BiC: Faulkner was a big influence in the structure of your novels. I had a hard time unraveling The Real Life of Alejandro Mayta
and Conversation in the Cathedral
. The science fiction writer William Gibson says, “”Vargas Llosa uses that structure to force the reader to participate.” Do you agree?
Vargas Llosa: He is absolutely right. One of the thinks that I learned from Faulkner is that form could be character, a subject, or a theme in a work of fiction. The form in itself could become and attractive and intriguing element within a novel and as interesting as the characters. The sense of wonder that I feel when I read Faulkner is not only because of the things that happen in his novels but also because of the way they are revealed to the reader with an extreme complexity of language and time structure. The complexity enriches the story and obliges the reader to participate. It forces the reader to invest in imagination, fantasy, and invention. The reader then shares in literary creation with the author.
BiC What can North American readers gain from reading Latin American writers?
Vargas Llosa: The same thing that Latin American readers have gained from reading North American authors. I believe that good literature enriches readers, regardless of where it might come from. It enriches those who are especially sensitive, restless, and not readily satisfied. Literature, by being universal is an extraordinary door to the perception and understanding of other cultures. This is one of the big contributions of literature towards universalizing life itself.
BiC: Can you suggest a short list of Latin American novels for Canadian readers?
Vargas Llosa: A contemporary one? Five novels? One Hundred Years of Solitude
, by Gabriel García Márquez, The Lost Steps
, by Alejo Carpentier, Hopscotch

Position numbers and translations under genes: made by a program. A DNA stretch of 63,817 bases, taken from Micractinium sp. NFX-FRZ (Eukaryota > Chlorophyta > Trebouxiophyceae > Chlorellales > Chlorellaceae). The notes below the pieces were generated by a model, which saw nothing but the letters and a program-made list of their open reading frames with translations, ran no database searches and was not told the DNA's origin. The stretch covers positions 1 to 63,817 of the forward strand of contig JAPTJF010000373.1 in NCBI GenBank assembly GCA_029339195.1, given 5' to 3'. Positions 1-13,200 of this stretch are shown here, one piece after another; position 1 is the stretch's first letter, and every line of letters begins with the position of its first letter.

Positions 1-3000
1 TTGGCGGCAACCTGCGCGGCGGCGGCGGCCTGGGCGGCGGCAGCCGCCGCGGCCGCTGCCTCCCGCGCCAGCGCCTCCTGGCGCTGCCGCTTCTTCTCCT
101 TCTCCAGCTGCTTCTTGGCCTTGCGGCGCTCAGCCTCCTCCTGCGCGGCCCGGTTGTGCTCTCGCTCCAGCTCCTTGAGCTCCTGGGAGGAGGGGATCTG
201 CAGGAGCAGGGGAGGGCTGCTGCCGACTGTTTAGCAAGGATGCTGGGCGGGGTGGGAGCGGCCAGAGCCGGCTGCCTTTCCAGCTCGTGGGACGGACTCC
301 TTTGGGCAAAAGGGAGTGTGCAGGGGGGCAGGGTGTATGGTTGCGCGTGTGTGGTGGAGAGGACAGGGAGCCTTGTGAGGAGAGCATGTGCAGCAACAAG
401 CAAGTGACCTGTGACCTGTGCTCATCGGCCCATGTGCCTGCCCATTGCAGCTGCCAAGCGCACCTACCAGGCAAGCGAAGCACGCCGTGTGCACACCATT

, by Julio Cortázar, Ficciones
, by Jorge Luís Borges, and I the Supreme
, by Augusto Roa Bastos.
BiC: You have not mentioned any of your books.
Vargas Llosa: If it were a novel about my country I would say Conversation in the Cathedral
, and if not only about Peru it would be my favourite novel The War at the End of the World.
BiC: The women in your books: Have you been influenced in any way by Octavio Paz’s The Labyrinth of Solitude
Vargas Llosa: I don’t know for sure, but I did read it when I was a university student. I remember that it did impress me. I believe it is one of his more stimulating works.
BiC: In Conversation in the Cathedral
you write, “She talked about books and she wore skirts, she knew about politics and she wasn’t a man, the Mascot, the Chick, the Squirrel all faded away. Zavalita, the pretty little idiots from Miraflores melted away, disappeared. Discovering that one of them at least was was good for something else, he thinks.”
Vargas Llosa: Laughter.
BiC: You mentioned the Machiguenga Indians in your famous televised speech in San Martin Square two years ago, when you launched your political career. They are central to The Storyteller
. You write in that novel that the Machiguenga has to be left alone. In Canada, Native Indias were persecuted, almost exterminated, and put into reservations. Many have lost their sense of identity. You are always saying that Peru is a backward third-world country. What can Peru learn from more advanced nations like Canada in its treatment of native populations?
Vargas Llosa: Within a country, the relations between a westernized society and a more primitive or archaic one is always difficult and harsh. Unfortunatly this almost always involves the oppression or extermination of the more primitive culture by the stronger one. This is an inescapable reality with almost no exception. What we must learn I don’t think any modern nation has yet been able to solve. This is to allow progress, development, and equal opportunity to those primitive cultures in their own terms without letting go of their language and tradition, and preserving within their culture all that which can be adapted and modernized. I am sure there is a lot that can be. But I don’t think that any country has found the answer that could be used as an example. Both Canada and Peru have to find a creative and just solution to this problem. By this I mean a democratic solution.